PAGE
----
1) Today I outlined a phased plan to safely reopen New York at the appropriate time, taking a regional approach.

Phase one will be to reopen low-risk construction and manufacturing businesses in parts of the state that have experienced a 14-day decline in the hospitalization rate.

Phase two will open certain industries based on priority and risk level. (Businesses considered “more essential” with inherent low risks of infection in the workplace and to the customer will
be prioritized.)

Officials are closely monitoring the hospitalization rate, the infection rate, and other key health indicators, and will make adjustments to the plan based on this crucial data.

2) There will be a two-week waiting period in-between phases of this plan to monitor the effect.
This will help ensure that the hospitalizations and infection rates are not increasing as some workers begin to return to work.

3) Businesses and industries will create plans that include new measures to
protect employees and consumers.

The physical workplace will have to be reimagined to be safer, and businesses must implement processes that lower the risk of infection. The state is consulting with local leaders in each region and industry to formulate these plans.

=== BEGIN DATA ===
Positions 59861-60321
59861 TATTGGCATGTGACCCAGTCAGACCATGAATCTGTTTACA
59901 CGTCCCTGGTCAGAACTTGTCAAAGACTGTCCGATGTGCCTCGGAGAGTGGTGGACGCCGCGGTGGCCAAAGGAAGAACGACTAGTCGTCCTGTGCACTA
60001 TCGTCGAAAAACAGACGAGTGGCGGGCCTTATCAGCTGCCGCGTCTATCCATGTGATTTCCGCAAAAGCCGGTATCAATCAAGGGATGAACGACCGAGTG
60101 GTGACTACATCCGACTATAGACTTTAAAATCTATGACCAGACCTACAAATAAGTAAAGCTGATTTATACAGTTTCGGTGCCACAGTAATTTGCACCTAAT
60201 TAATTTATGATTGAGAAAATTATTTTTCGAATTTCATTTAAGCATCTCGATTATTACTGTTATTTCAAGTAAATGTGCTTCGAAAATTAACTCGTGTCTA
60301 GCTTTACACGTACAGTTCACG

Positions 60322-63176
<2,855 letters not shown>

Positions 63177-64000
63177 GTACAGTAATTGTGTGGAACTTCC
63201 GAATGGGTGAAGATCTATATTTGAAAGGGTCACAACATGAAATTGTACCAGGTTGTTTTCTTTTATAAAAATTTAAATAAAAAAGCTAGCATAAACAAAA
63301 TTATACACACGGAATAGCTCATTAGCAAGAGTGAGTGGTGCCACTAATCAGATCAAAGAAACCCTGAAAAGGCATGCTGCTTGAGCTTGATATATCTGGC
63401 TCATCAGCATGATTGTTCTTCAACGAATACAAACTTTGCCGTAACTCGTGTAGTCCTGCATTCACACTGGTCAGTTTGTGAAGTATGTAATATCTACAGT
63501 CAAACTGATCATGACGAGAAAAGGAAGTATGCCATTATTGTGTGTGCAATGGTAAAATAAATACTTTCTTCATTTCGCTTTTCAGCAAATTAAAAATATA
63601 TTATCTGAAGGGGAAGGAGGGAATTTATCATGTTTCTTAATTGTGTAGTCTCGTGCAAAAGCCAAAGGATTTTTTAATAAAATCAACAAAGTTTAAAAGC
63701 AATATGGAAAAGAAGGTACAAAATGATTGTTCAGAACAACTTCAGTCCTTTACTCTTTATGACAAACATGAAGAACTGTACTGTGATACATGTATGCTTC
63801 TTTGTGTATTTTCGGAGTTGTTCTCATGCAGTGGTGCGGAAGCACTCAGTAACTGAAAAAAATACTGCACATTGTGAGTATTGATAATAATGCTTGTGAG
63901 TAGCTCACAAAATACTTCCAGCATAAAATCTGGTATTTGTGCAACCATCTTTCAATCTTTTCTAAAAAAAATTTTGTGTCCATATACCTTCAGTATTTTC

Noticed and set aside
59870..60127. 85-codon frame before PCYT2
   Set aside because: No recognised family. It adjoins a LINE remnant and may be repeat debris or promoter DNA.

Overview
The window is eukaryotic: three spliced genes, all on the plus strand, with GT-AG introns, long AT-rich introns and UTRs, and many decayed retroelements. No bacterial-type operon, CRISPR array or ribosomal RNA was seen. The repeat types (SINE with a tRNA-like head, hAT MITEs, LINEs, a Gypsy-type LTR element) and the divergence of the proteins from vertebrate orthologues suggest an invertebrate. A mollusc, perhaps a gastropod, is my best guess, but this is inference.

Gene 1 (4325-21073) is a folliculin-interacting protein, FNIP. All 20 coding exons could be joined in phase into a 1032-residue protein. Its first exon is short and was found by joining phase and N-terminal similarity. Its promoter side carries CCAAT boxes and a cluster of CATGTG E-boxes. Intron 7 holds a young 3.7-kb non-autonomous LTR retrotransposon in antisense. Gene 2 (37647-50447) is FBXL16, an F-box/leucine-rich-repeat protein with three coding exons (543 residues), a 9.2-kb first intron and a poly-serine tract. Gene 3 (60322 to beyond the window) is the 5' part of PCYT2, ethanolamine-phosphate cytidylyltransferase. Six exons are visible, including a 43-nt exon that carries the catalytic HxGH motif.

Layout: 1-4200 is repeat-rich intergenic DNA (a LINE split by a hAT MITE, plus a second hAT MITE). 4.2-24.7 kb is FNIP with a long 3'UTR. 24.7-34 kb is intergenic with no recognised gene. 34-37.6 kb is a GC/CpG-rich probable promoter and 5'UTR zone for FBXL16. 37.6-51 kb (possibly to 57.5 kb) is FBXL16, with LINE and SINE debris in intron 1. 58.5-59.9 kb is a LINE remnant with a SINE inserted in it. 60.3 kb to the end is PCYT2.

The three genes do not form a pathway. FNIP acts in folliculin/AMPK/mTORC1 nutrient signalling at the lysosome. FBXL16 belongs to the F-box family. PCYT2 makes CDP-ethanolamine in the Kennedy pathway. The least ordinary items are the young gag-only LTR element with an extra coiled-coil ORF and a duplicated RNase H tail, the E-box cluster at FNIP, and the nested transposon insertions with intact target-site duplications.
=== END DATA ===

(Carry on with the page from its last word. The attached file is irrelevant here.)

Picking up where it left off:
4) Multi-state coordination is key, especially in downstate New York, where the outbreak has been more severe.

We will work with neighboring states to ensure safe and consistent policies.

In downstate New York, special attention will be taken to ensure the safety of low-income communities.

CUOMO: COVID-19 Is Here. But It’s Not NY’s First Rodeo


COVID-19 Is Here.

But It’s Not NY’s First Rodeo

Governor Cuomo

As you may have heard, last night we learned of the first confirmed case of novel coronavirus – or Covid 19 – in New York State.

The patient is a woman in her late 30s who was traveling abroad in Iran, where there is an outbreak of the virus.

Her condition is mild, and she is currently isolated in her home in Manhattan.
From the beginning, we have believed it was not a question of if New York would have a coronavirus case, but when. That’s why New York State has been preparing for weeks, and we are diligently managing the situation.

It’s important that we don’t allow fear and panic to outpace reason.

Last night’s positive test was confirmed by the state’s Wadsworth Lab in Albany, underscoring the importance of the ability for our state to ensure efficient and rapid turnaround on testing.

New York State will immediately begin working with hospitals to help them replicate the State’s FDA-approved test and reach our goal of 1,000 tests per day. Additionally, we will
institute new cleaning protocols at schools and in public transportation.

Perspective is key here. This isn’t our first rodeo – we have dealt with the swine flu, Ebola, SARS and the seasonal flu. We are fully coordinated, we are fully mobilized and we are fully prepared